At Lake Scugog: poems by Troy Jollimore

By Troy Jollimore

This can be an eagerly awaited choice of new poems from the writer of Tom Thomson in Purgatory, which received the nationwide ebook Critics Circle Award and was once hailed by way of the recent York occasions as a "snappy, unique book." A victorious follow-up to that acclaimed debut, At Lake Scugog demonstrates why the San Francisco Chronicle has referred to as Troy Jollimore "a new and fascinating voice in American poetry."

Jollimore is a certified thinker, and in witty and profound methods his officially playful poems dramatize philosophical subjects--especially the individual’s relation to the bigger international, and the permeable, regularly transferring border among "inner" and "outer." for example, the speaker of "The Solipsist," suspecting that the total international "lives within your skull," wonders "why / God might make ear and eye / to stand outward, now not in." And Tom Thomson--a personality who additionally seemed in Jollimore’s first book--finds himself touring like an astronaut during the a long way reaches of the gap that fills his head, an adventure that activates him to invite doorbell be put in "on the inside," in order that he can warn the area earlier than "intruding on’t."

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30 Tom Thomson in Limbo (5) Ergo, his ego. Sadly, he and it have been at cross-purposes for a while. That gentle I’ll see you this evening smile and absent-minded but affectionate peck on the check it would lightly bestow on him as it was heading out the door each morning are now, sad to say, no more: often, these days, he doesn’t even know if it’s still home, or left some time ago. m. rolls around. He’s just getting started drafting his list of reasons not to start any substantial thing. Cogito ergo sum.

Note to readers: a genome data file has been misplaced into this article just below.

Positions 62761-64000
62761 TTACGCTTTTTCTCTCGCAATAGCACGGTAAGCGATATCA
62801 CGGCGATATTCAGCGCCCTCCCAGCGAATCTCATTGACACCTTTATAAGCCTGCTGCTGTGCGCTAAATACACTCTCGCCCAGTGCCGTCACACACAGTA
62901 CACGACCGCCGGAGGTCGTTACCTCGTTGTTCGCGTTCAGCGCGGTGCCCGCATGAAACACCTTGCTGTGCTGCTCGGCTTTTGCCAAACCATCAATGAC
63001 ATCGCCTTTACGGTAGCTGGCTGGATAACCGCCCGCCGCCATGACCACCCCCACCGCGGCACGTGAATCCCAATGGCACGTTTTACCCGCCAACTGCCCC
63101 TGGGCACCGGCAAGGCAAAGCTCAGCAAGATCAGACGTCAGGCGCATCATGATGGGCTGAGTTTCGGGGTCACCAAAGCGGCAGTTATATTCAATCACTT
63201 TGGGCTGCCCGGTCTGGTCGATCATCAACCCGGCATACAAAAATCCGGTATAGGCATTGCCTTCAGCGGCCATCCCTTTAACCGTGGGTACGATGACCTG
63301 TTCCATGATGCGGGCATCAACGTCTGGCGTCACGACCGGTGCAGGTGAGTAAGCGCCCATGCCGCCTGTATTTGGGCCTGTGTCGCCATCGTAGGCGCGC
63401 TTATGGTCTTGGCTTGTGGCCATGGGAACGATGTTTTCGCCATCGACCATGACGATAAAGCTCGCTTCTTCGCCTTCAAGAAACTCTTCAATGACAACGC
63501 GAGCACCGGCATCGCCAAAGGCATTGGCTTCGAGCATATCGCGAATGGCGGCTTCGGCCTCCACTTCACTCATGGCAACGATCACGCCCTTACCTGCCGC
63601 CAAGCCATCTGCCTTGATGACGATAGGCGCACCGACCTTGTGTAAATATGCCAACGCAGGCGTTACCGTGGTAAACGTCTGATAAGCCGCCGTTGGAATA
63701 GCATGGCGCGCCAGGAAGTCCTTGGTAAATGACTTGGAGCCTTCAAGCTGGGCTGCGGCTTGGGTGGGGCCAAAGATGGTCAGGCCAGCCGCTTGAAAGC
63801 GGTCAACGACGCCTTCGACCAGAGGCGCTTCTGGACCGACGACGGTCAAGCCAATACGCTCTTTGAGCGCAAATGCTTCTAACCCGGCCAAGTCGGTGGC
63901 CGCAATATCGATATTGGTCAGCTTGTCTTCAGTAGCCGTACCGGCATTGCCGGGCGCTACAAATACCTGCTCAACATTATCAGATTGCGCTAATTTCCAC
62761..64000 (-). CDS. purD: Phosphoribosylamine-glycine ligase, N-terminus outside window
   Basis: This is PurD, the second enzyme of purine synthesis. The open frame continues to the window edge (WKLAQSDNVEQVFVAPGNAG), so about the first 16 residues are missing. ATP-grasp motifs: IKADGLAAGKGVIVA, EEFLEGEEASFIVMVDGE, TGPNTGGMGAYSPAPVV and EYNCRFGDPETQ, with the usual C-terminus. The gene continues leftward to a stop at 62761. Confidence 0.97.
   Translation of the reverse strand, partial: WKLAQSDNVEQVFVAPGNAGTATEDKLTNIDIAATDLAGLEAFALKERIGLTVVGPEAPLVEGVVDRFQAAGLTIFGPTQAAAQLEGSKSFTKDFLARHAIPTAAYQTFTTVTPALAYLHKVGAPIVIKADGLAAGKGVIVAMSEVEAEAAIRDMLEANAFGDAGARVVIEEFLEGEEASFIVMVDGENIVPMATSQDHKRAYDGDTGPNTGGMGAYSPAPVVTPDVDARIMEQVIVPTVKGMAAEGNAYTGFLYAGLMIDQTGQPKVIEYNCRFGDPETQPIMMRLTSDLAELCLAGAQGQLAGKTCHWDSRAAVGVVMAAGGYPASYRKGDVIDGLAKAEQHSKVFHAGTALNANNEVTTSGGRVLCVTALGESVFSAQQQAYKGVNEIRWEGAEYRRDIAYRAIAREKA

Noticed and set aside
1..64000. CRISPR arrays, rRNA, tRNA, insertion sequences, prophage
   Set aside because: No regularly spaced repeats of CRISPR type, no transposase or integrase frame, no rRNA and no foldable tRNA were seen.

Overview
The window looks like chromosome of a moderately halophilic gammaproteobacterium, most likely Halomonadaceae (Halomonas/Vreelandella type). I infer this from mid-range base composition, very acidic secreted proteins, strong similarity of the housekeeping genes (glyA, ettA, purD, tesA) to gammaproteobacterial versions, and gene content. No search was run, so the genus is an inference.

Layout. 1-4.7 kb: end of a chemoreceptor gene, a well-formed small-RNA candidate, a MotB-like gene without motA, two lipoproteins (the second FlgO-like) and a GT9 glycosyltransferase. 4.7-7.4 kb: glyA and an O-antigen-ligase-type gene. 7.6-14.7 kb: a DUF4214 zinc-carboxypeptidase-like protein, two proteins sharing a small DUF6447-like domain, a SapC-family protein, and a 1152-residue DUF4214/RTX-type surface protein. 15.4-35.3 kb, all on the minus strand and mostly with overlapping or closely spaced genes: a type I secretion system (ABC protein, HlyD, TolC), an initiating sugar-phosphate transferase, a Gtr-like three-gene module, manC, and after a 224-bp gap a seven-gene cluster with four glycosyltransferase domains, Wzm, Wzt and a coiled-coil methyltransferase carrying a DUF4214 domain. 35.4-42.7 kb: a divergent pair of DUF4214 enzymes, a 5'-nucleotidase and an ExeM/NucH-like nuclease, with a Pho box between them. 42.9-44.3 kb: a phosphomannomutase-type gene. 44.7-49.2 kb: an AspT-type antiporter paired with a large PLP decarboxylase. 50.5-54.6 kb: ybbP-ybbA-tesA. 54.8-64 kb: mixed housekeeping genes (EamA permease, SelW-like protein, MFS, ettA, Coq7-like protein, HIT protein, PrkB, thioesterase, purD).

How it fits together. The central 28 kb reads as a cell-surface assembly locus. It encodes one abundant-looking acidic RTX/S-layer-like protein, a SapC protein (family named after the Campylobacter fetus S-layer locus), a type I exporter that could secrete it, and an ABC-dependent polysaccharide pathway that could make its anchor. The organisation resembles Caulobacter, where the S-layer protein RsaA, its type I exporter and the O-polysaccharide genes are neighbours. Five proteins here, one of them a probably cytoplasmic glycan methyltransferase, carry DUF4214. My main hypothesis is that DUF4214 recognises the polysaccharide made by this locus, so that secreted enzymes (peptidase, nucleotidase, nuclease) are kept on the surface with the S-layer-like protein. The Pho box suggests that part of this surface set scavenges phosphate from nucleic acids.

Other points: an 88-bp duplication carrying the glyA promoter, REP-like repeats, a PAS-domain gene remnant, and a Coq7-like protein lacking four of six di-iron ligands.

So I told her that I would stand on the spot of earth where I’d been rejected and each night she would hear my demand until she recanted, and accepted. For three nights I shivered as the constellations wheeled about my head, and I repeated my offer. Finally, on the third night, her father put his arm around me and brought me to the kitchen. We drank scotch. He told me she would not change her decision. He gave me his second daughter as a consolation. 22 II TOM THOMSON IN FLIGHT Kent: Give me thy hand.

26 Tom Thomson in Tumult Regretting his regrets, ashamed of his shame, mortified by his perpetual mortification, Tom hangs a mendacious shingle—away on vacation— and draws the shades. Having only his good name, which no one can recall, to provide him with shelter, he feels too naked and soft to step outside. If he could feel proud of himself, he’d take pride in his pride— but no such luck. His history is a welter of failures to act when he should have acted and, worse, failures to fail to act when he should have kept still.

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